We began working with women in the community and organized them into a cooperative. They began selling their embroideries and started looking at other income-generating activities. We also started talking to would-be entrepreneurs about barriers they were having accessing loans and business education.


At the same time, we began construction of an IT training facility at a more established school. About 100 computers had been donated to the school through people connected to our work and the existing school had no room to accommodate them.

2013 – DEEPENING

2013 – DEEPENING

We could see that the communities in which we were working had bigger issues than the need for buildings. They had to become more sustainable without having to rely on an outside development organization to accomplish everything. We realized that we needed help and invited a group of highly experienced business leaders to help guide our efforts. This proved invaluable. One key suggestion, which continues to shape our work today, was to involved highly skilled volunteers to tackle the more complex issues that turn up in development.


We were in the middle of designing a way to help local entrepreneurs access capital and run the loaning system themselves. To prepare for the launch, we spent a lot of time training people in accounting, managing their loans, and what it takes to manage a business. The women’s coop was thriving and we spent time teaching them how to improve their products.


We also began construction of a needed school in another community and planned this one better. The school we had built which was previously not functioning well, was now working much better. It was clean, they were accounting for funds and investing them in upgrades to the school. Their upper-level students were scoring in the 90 percentile nationally.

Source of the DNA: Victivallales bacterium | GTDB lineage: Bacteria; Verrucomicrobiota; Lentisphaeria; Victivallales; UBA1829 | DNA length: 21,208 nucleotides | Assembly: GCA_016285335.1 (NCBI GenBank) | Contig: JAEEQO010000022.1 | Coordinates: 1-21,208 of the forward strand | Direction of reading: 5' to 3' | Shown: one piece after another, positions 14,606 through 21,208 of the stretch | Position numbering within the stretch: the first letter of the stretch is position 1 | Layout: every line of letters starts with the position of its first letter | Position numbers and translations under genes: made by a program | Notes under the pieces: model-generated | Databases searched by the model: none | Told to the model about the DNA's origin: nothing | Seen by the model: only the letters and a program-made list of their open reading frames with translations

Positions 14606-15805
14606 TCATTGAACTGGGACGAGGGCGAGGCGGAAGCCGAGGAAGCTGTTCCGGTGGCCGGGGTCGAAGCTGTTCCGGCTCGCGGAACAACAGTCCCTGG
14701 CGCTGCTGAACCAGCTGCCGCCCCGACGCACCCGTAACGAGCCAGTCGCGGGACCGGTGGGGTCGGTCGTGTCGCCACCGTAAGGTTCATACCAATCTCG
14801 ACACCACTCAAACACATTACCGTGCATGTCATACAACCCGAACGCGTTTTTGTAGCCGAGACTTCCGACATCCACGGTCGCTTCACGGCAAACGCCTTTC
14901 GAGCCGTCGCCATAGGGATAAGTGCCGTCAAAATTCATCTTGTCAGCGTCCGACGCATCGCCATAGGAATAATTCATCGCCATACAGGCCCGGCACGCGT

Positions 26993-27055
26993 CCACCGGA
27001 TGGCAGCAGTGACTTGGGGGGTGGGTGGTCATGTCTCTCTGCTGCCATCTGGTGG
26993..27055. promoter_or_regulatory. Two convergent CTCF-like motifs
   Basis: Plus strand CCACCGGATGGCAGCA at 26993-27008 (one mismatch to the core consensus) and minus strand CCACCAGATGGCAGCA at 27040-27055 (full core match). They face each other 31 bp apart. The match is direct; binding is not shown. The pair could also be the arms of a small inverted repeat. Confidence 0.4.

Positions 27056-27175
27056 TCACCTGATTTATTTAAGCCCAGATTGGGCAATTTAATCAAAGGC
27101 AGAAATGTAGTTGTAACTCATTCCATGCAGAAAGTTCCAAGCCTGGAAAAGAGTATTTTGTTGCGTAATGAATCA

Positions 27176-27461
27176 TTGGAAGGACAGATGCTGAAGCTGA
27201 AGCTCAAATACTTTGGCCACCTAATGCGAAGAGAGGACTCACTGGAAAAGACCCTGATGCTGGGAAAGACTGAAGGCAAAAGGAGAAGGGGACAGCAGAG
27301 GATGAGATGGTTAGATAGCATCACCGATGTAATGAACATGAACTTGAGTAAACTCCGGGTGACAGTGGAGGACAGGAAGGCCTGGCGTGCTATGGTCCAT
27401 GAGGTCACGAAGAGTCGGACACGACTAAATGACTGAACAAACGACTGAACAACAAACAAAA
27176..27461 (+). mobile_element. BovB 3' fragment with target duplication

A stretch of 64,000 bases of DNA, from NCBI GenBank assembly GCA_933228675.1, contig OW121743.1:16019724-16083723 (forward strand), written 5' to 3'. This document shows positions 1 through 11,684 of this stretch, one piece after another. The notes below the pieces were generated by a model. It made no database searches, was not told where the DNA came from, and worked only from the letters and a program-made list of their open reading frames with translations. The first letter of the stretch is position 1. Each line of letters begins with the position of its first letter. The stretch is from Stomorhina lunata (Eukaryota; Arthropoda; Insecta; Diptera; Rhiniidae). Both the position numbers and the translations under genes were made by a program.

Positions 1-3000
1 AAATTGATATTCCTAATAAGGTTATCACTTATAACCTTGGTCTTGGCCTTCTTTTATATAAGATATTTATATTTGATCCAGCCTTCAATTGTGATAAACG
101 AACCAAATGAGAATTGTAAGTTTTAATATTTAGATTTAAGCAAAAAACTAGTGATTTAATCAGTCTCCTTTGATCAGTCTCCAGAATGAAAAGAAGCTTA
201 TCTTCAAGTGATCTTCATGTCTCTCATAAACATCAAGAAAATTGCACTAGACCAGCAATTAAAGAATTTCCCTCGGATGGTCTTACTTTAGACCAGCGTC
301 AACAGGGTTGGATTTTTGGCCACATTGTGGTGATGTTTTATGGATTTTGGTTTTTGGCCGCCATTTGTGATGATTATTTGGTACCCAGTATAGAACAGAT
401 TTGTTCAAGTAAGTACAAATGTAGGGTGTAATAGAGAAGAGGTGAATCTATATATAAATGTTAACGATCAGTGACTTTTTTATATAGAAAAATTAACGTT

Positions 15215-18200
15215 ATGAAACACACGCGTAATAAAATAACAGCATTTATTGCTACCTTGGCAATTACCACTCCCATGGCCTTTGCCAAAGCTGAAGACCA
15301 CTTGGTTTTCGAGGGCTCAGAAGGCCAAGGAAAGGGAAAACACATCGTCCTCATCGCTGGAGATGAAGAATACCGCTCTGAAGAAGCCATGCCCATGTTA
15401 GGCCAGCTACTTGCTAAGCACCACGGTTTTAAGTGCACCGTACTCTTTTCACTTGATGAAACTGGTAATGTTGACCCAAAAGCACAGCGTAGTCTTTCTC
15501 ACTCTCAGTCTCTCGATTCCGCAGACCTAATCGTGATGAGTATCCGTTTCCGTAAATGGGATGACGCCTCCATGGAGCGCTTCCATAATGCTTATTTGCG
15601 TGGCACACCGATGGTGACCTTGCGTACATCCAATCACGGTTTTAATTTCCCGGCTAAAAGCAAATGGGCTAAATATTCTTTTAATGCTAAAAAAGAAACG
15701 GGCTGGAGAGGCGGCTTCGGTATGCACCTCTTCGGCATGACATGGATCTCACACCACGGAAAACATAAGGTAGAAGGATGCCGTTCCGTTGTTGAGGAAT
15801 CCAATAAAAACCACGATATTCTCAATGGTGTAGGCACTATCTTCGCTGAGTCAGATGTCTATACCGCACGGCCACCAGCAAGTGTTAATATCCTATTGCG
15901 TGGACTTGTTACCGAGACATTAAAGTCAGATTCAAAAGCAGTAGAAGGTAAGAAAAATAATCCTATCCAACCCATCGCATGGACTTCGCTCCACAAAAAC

2014 – MICRO CREDIT

2014 – MICRO CREDIT

Among many other activities, we launched a micro-credit facility, run by the community. Within a year there were many success stories. Getting people, especially women, access to credit was completely transformative. Within one loan cycle of $500 it was likely that after paying it back, they would have earned another $500 in profit to invest or pay school fees with that was completely theirs.

2015 – SAYING GOODBYE

2015 – SAYING GOODBYE

After establishing many businesses, two schools, an IT and Micro Credit facility, a woman’s cooperative and more, we decided that we could leave the work in the hands of the community. Part of this decision was driven by a desire to have the community step up and not be dependent on an outside organization. The project began as a grass-roots movement. While this had many strengths due to its informality, it was not the right structure going forward. It was up to the community now to decide how best to organize, create accountability structures, and lead themselves.


We were also eager to take all our learning and start new projects that were more thoughtfully designed and more impactful to people who most need help.